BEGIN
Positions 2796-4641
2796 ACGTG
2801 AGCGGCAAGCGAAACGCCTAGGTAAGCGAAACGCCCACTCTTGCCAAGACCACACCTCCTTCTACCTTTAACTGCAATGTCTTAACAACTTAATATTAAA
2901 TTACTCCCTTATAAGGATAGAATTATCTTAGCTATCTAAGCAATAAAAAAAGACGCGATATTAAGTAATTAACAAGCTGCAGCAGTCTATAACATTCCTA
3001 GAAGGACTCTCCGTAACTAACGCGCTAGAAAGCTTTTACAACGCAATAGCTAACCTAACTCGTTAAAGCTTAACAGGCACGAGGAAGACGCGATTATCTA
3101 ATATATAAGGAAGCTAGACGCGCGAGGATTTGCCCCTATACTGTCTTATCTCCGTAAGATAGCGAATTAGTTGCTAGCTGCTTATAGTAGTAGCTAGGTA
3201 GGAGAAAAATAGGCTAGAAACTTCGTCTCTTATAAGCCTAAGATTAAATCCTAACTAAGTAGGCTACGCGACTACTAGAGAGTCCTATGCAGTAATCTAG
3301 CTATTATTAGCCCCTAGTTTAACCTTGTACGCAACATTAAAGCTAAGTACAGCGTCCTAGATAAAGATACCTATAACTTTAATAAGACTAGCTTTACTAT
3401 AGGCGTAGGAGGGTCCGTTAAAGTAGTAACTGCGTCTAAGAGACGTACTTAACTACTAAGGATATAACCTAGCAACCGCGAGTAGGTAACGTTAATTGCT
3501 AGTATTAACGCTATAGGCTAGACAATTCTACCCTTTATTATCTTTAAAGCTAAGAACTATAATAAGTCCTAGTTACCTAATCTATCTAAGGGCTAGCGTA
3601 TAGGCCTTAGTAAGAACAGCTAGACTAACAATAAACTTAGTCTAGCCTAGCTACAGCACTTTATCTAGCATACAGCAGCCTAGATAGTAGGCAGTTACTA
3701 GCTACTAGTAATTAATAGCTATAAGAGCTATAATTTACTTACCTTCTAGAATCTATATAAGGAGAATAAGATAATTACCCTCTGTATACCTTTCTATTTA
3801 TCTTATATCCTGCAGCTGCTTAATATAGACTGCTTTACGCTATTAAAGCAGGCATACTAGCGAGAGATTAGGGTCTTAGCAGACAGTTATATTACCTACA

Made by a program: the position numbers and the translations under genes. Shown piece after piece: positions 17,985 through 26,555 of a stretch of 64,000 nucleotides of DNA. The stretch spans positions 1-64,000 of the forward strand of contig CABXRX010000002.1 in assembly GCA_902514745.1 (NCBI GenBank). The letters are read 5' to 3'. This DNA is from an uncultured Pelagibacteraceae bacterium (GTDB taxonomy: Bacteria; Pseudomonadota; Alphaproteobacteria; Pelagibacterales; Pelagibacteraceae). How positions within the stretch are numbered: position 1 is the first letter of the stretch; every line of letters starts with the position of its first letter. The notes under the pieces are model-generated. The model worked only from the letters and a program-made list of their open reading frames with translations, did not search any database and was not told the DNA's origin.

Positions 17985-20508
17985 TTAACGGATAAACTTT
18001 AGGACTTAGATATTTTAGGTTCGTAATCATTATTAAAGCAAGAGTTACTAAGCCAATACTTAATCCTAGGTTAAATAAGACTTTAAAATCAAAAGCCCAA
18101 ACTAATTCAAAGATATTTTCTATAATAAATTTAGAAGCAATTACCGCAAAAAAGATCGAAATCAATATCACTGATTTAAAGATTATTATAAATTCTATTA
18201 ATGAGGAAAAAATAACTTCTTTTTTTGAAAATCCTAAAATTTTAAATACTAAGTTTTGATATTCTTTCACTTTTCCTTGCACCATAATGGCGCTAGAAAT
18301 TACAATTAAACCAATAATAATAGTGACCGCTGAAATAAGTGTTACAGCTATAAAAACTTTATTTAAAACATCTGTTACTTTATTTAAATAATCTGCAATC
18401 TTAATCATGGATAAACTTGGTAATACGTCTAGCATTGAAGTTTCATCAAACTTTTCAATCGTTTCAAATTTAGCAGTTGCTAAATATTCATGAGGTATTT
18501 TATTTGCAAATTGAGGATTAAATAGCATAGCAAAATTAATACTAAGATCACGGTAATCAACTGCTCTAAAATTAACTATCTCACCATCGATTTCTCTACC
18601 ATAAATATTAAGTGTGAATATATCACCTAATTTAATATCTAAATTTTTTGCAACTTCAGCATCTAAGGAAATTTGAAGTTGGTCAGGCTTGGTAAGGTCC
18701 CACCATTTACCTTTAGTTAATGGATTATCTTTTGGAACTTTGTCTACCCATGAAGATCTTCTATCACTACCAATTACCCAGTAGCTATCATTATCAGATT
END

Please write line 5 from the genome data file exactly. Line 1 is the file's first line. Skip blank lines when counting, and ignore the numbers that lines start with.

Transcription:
3001 GAAGGACTCTCCGTAACTAACGCGCTAGAAAGCTTTTACAACGCAATAGCTAACCTAACTCGTTAAAGCTTAACAGGCACGAGGAAGACGCGATTATCTA